Geography, Environment, and Planning (GEP) Department Shines Bright Making the Invisible Visible 

April 4, 2024
Student on bike and teacher

SSU student, Abram Huerta Diaz, with Dr. Soto using an electric bike to power a panel of light bulbs

"If you look at the mission of Sonoma State University, we are here to serve our basin. We are meant to push the boundaries of knowledge and train students for a lifetime of intellectual work," said Dr. Daniel Soto, Department Chair and Associate Professor of Geography, Environment, and Planning (GEP). "I take that second one seriously." 

Customizing his teaching to SSU's strengths and opportunities, Soto said he works with students "to make the invisible visible." His goal is to get more students into STEM and to demystify quantitative concepts for students who have yet to be engaged or feel secluded from the field. 

"I want to serve students from a wide variety of backgrounds," he said.

Soto makes complex concepts approachable with gadgets, apparatuses, and demonstrations like electric bikes that power a panel of light bulbs. 

"We are doing projects with motors and batteries because many students are jazzed about electric vehicles. We can also put a thermometer that computes on a screen so that students can see the equation in real time," he said. 

SSU student Abram Huerta Diaz said the GEP department is an underexplored division on campus, and when students take their projects to demonstrations, people are impressed and excited.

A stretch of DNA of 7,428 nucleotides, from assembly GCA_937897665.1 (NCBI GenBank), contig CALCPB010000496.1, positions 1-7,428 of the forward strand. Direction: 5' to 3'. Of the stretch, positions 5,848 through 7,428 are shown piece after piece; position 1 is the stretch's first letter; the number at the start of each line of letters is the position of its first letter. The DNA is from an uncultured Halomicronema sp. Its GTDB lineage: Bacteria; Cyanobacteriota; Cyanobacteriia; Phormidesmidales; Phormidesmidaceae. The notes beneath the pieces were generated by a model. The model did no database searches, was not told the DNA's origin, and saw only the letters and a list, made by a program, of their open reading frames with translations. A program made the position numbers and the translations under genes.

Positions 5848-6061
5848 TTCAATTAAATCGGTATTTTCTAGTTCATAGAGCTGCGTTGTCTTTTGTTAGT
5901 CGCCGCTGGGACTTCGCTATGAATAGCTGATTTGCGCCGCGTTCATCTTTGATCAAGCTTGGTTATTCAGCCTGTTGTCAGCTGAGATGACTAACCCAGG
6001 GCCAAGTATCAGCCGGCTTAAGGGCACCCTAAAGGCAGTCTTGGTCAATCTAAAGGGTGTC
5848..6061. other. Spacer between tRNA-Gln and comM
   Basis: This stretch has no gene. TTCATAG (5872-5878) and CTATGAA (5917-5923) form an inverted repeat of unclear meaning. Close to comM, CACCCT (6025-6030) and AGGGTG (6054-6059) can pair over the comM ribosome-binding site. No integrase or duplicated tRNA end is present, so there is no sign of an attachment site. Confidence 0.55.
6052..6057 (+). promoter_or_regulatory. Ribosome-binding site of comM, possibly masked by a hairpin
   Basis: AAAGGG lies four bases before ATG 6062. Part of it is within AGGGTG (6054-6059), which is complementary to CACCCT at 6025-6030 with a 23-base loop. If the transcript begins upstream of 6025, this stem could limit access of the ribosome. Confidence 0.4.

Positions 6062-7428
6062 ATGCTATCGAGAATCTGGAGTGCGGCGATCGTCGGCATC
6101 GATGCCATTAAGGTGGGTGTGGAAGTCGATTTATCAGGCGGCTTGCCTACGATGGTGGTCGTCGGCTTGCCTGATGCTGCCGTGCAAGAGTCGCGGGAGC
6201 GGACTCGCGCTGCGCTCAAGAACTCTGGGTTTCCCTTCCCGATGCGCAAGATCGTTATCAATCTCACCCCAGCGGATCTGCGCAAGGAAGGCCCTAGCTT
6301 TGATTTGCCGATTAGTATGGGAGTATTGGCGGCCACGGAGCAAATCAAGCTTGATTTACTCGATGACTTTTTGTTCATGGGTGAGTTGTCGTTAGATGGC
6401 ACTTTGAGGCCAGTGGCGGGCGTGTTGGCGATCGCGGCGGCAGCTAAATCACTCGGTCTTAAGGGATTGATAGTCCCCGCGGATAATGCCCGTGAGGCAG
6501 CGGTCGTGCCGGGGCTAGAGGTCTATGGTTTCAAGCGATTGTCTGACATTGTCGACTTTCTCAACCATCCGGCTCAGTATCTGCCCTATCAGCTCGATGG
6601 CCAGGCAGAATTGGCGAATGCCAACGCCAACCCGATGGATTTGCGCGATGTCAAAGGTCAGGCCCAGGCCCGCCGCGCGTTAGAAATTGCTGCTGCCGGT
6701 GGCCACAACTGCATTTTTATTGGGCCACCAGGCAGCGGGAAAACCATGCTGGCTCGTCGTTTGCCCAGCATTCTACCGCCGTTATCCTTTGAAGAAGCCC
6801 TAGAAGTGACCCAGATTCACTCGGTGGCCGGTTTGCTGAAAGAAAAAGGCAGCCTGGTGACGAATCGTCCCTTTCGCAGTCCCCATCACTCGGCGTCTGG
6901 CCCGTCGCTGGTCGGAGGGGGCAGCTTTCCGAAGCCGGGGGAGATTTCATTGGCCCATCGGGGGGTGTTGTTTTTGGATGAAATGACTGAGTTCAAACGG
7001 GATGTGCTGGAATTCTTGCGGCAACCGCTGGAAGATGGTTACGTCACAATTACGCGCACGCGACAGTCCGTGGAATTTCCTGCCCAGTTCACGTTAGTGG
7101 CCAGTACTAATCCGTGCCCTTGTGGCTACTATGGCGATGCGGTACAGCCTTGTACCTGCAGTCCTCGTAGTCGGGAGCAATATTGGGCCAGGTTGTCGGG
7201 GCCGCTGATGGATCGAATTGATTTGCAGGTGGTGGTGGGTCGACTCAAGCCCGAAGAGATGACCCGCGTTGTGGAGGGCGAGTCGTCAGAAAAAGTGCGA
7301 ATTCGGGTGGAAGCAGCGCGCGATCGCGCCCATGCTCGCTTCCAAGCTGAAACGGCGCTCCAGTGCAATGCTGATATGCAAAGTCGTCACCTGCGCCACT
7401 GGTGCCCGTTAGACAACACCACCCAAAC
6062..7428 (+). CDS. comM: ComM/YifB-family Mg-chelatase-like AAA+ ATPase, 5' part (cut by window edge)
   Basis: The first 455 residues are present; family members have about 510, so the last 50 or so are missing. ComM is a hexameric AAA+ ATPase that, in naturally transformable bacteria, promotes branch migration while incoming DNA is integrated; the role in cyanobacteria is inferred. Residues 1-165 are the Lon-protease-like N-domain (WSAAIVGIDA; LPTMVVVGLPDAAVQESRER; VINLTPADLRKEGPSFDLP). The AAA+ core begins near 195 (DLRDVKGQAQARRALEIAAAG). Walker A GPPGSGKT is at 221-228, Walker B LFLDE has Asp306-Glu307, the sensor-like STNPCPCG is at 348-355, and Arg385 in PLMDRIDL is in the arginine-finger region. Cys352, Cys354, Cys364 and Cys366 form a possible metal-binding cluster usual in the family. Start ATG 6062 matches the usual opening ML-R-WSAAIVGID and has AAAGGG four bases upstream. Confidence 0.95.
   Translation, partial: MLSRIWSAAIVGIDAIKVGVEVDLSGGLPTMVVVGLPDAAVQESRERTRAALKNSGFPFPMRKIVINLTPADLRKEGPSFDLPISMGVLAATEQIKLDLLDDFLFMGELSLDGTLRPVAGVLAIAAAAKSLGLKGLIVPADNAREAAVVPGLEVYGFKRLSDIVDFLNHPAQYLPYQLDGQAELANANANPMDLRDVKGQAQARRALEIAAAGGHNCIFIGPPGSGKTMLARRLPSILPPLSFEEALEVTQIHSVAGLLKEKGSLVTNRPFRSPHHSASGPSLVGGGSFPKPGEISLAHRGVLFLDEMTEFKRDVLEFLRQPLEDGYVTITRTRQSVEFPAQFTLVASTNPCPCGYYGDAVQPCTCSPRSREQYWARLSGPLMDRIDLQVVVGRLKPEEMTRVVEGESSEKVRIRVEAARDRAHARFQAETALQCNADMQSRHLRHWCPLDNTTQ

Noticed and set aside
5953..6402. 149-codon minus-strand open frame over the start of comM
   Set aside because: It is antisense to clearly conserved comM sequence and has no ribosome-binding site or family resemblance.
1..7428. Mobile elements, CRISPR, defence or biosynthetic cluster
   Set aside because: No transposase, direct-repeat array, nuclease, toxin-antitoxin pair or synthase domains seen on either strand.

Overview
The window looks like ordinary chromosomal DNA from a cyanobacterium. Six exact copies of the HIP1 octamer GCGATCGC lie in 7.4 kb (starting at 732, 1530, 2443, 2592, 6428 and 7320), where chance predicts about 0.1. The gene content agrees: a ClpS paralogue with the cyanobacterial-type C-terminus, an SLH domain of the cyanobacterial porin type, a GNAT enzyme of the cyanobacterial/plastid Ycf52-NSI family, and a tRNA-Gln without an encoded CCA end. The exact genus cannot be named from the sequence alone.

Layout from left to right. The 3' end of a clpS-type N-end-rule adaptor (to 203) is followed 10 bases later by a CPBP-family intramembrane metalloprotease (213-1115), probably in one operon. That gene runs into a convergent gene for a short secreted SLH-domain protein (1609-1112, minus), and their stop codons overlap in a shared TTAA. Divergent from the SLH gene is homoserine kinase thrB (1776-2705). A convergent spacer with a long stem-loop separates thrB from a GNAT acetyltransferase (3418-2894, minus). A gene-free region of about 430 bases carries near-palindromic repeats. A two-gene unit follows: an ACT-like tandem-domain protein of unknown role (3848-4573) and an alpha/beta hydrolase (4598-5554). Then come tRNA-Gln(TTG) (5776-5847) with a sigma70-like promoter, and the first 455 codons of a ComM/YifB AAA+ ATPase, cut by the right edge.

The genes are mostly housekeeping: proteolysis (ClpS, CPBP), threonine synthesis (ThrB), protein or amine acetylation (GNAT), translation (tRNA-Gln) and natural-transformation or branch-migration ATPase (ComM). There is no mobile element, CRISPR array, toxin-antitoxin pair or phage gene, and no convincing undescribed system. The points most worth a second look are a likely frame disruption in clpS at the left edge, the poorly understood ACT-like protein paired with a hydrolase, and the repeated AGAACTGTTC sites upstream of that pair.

"Dr. Soto makes these complicated concepts more accessible and simplifies them. We use energy daily, and he helps us understand how things work, which is super helpful," Huerta Diaz said. 

Like many engineering students in the 1990s and beyond, Soto's physics classes at Stanford were taught by someone in the front of the room writing equations on the board for an hour.

"You copied down the equations in your notebook, and you went home, maybe alone, maybe you had a study group, and you tried to figure out how to do the problems you were assigned," he said. 

Although times have changed, it is not students learning differently, he said, teaching is different. 

"I want my students to spend time in class, talking with each other and understanding how the equations work with the demonstrations, and walk away with a clear idea of where the X and Y axis are." 

Claudia Muralles, SSU GEP student, said, "Dr. Soto ensures that every student feels supported, consistently striving to bring out the best in them."

She added, "Through his teaching methods and projects, Dr. Soto helps each student develop their critical thinking skills and, most importantly, he helps them recognize their intellectual potential."

Working with a Bay Area nonprofit, The Environmental Collective for Environmental Justice (ECEJ), and Partners for Equity Research (P4ER), Soto and a team of student researchers use accurate-time air-quality maps in the Roseland community to collect air pollution data. 

Since fall 2022, Muralles has worked on the project and said it empowers residents to understand their environmental challenges and take proactive steps to improve their community and livelihoods.

"This collaborative approach is crucial because it enables community members to make informed decisions regarding the project's direction, drawing from both the data and our collective knowledge and expertise," she said. 

The added drive for Soto is energy transition, a sustainable change toward renewable energy systems for a healthy climate and equitable communities. He sees his role as putting SSU students into local industries with a perspective that can put society on the correct course. 

"If our students have both technical experience from the hands-on projects and a sense of how things impact communities, then that is a powerful combination to ensure that Sonoma County and Northern California are moving in the right direction," Soto said. 

 - Krista Sherer, SSU Strategic Communications 

Media Contact

Krista Sherer